The Bush School’s New Upper School Building designed by Mithun
was recognized with an Award of Honor and Energy in Design Award at the 72nd Annual American Institute of Architects (AIA) Honor Awards for Washington Architecture on Monday, November 7. The nationally-recognized program provides an important opportunity for the AIA design community to share and celebrate its achievements, both among practitioners and with the community at-large.
The New Upper School Building was one of three projects recognized with the 2022 Award of Honor. Noting the relationship between historic Gracemont Alumni Hall and the new building, the jury noted, “This symbiotic connection creates a unique narrative between generations of learning spaces built a century apart that are woven into a common educational alignment. Most importantly for the jury, it defines a new visible edge of the campus to inspire broader change in the community.”
This building also received the 2022 Energy in Design Award which has been awarded to one project annually for the past seven years which embodies good design that reduces energy use and eliminates dependence on fossil fuels while improving building performance, function, comfort, and enjoyment. This aspect of the project was notable in our region as the building, “...features a wide array of indoor and connected outdoor learning and social spaces that amplify The Bush School curriculum while honoring site ecology and campus context. The jury also greatly appreciated the use of extensive passive strategies to reduce the load on renewable energy sources.”
Mithun captured the school’s commitment to sustainability and positive change in the stewardship statement submitted to AIA about the New Upper School Building.
As this city and region densify, the importance of urban schools continues to rise as a core part of our community and civic infrastructure. The Bush School has embraced this need and committed their passion and resources to create a new model of urban educational space that not only provides needed program spaces for their curriculum but also creates a visible beacon of stewardship and environmental performance in the external urban community to inspire positive change beyond the school limits.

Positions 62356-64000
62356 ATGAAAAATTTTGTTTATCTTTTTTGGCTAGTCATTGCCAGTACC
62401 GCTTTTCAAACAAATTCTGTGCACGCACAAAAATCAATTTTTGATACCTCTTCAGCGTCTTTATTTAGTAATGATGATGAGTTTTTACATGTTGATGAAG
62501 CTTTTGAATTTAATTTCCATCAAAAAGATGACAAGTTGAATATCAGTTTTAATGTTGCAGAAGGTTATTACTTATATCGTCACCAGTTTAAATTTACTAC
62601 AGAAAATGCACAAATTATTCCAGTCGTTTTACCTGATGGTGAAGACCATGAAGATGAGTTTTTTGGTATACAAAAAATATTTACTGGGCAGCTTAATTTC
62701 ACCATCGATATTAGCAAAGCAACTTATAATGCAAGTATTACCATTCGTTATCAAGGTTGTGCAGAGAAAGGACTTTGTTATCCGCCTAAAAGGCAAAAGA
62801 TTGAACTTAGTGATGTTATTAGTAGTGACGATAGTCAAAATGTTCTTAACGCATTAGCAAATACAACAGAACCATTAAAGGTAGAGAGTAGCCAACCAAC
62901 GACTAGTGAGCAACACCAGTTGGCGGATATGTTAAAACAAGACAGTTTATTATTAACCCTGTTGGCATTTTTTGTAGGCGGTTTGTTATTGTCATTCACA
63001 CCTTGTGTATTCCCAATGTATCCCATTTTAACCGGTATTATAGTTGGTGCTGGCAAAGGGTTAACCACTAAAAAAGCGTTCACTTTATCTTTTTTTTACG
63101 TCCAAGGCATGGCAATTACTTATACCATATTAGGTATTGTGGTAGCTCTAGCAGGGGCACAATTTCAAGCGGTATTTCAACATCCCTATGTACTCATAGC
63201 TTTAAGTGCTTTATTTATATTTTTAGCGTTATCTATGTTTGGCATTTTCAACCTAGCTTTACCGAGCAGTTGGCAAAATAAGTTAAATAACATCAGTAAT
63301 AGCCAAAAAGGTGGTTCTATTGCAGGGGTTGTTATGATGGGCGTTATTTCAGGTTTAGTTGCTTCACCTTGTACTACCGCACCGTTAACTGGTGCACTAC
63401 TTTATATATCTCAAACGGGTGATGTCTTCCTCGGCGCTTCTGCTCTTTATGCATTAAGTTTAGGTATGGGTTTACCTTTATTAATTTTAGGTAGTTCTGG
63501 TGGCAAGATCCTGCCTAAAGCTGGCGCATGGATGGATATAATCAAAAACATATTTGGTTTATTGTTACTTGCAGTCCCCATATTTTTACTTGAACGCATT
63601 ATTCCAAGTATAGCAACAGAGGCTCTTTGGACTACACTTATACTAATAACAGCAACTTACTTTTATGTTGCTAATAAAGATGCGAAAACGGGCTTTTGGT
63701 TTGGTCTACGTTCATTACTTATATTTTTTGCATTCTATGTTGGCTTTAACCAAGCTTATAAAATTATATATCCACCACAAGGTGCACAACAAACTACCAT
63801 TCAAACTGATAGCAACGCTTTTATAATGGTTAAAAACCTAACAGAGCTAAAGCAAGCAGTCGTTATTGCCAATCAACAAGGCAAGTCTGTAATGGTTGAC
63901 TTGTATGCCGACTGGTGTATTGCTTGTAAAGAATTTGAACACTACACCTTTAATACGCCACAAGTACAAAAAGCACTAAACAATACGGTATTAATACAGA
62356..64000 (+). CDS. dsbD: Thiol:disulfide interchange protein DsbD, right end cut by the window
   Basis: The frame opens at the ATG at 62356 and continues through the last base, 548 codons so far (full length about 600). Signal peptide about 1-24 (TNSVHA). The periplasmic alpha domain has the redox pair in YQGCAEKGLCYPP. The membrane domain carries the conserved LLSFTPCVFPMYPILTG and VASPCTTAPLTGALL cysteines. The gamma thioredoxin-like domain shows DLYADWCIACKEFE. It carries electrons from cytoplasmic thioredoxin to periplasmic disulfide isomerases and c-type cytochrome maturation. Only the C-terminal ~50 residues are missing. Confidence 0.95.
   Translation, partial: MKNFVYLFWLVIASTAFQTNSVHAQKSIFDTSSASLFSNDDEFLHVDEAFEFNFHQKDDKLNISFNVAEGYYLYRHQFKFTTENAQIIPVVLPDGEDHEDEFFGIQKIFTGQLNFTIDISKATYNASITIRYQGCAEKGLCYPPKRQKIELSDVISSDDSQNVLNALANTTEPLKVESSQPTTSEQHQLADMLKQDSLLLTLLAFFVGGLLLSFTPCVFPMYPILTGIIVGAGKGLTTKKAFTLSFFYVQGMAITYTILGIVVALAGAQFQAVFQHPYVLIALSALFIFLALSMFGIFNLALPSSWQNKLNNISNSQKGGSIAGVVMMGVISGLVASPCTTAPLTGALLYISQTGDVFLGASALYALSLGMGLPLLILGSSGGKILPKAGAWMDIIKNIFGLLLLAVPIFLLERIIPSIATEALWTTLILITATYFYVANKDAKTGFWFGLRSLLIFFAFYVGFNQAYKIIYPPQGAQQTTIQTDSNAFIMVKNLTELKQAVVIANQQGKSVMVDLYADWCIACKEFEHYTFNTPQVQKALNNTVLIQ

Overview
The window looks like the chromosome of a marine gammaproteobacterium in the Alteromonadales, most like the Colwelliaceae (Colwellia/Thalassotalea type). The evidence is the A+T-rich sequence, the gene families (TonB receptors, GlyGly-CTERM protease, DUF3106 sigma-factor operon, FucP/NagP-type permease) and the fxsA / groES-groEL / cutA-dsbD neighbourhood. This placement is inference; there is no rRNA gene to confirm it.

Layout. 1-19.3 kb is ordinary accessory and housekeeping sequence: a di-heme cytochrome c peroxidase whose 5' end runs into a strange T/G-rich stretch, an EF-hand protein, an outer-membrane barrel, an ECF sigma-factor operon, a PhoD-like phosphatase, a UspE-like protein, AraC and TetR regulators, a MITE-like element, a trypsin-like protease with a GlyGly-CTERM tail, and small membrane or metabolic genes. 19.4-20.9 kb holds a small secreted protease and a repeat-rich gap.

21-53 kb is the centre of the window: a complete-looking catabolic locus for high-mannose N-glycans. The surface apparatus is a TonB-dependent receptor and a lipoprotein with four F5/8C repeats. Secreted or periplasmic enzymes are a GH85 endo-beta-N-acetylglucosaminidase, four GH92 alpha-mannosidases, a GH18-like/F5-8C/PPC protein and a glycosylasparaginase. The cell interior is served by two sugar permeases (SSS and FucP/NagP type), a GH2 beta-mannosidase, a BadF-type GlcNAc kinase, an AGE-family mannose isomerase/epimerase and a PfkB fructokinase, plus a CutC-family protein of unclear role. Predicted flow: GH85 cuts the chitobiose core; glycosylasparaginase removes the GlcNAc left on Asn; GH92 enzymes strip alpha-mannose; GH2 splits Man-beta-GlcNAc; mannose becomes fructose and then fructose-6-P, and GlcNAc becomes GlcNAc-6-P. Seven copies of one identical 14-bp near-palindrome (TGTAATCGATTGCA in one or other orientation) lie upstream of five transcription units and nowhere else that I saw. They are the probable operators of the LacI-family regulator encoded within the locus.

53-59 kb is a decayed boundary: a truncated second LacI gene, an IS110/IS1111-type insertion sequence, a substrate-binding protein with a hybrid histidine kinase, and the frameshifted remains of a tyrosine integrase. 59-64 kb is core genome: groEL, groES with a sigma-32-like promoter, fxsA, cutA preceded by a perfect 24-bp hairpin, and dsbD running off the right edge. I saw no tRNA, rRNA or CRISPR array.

This building inserts itself into a tight urban campus site adjacent to the school’s origin facility, historic Gracemont Hall. This symbiotic connection creates a unique narrative between generations of learning spaces built a century apart that are woven into a common educational alignment. The new upper school design is the direct result of inspired school and community stakeholder engagement that quickly focused on what this project could achieve beyond typical standards to be a symbol of change to other institutions and community development.
Early in the process, three key performance goals became the foundation of the design effort: Passive House (PHIUS) certification, Net Zero Energy certification and Salmon Safe certification. These goals were carefully protected from the normal value engineering process through strained economic and pandemic periods, with the client, design and construction teams working together to realize this stewardship vision. Through careful integration of envelope design rigor and constructability detailing in collaboration with the build team, this project will be the first school in the western United States to achieve Passive House certification and is the first Salmon Safe certified school in the country.
Given the limited buildable area, the project footprint is scribed between steep slopes, historic buildings and numerous exceptional trees on the site that were carefully protected during design and construction. The project navigates a significant grade change between the lower and upper campus spaces and provides an accessibility link between these levels to enhance inclusion and provide universal access for students and staff that previously did not exist at the campus. This new lower level access also enabled the insertion of a large multi-purpose community gathering space sized to accommodate all-school gathering and learning for the Bush Upper School.
At the upper learning space levels, the building employs an expressed Mass Plywood Panel (MPP) structural system that is integral to the building structure as well as interior furnishing and design elements to promote tactile awareness of stewardship. Strategic transparency and daylight harvesting enhance the functionality of classroom and shared learning and circulation spaces while creating visual connections to nature. This modest-scale building features a wide array of indoor and connected outdoor learning and social spaces that amplify the Bush School curriculum while honoring site ecology and campus context. Importantly, it defines a new visible edge of the campus to inspire broader change in the community.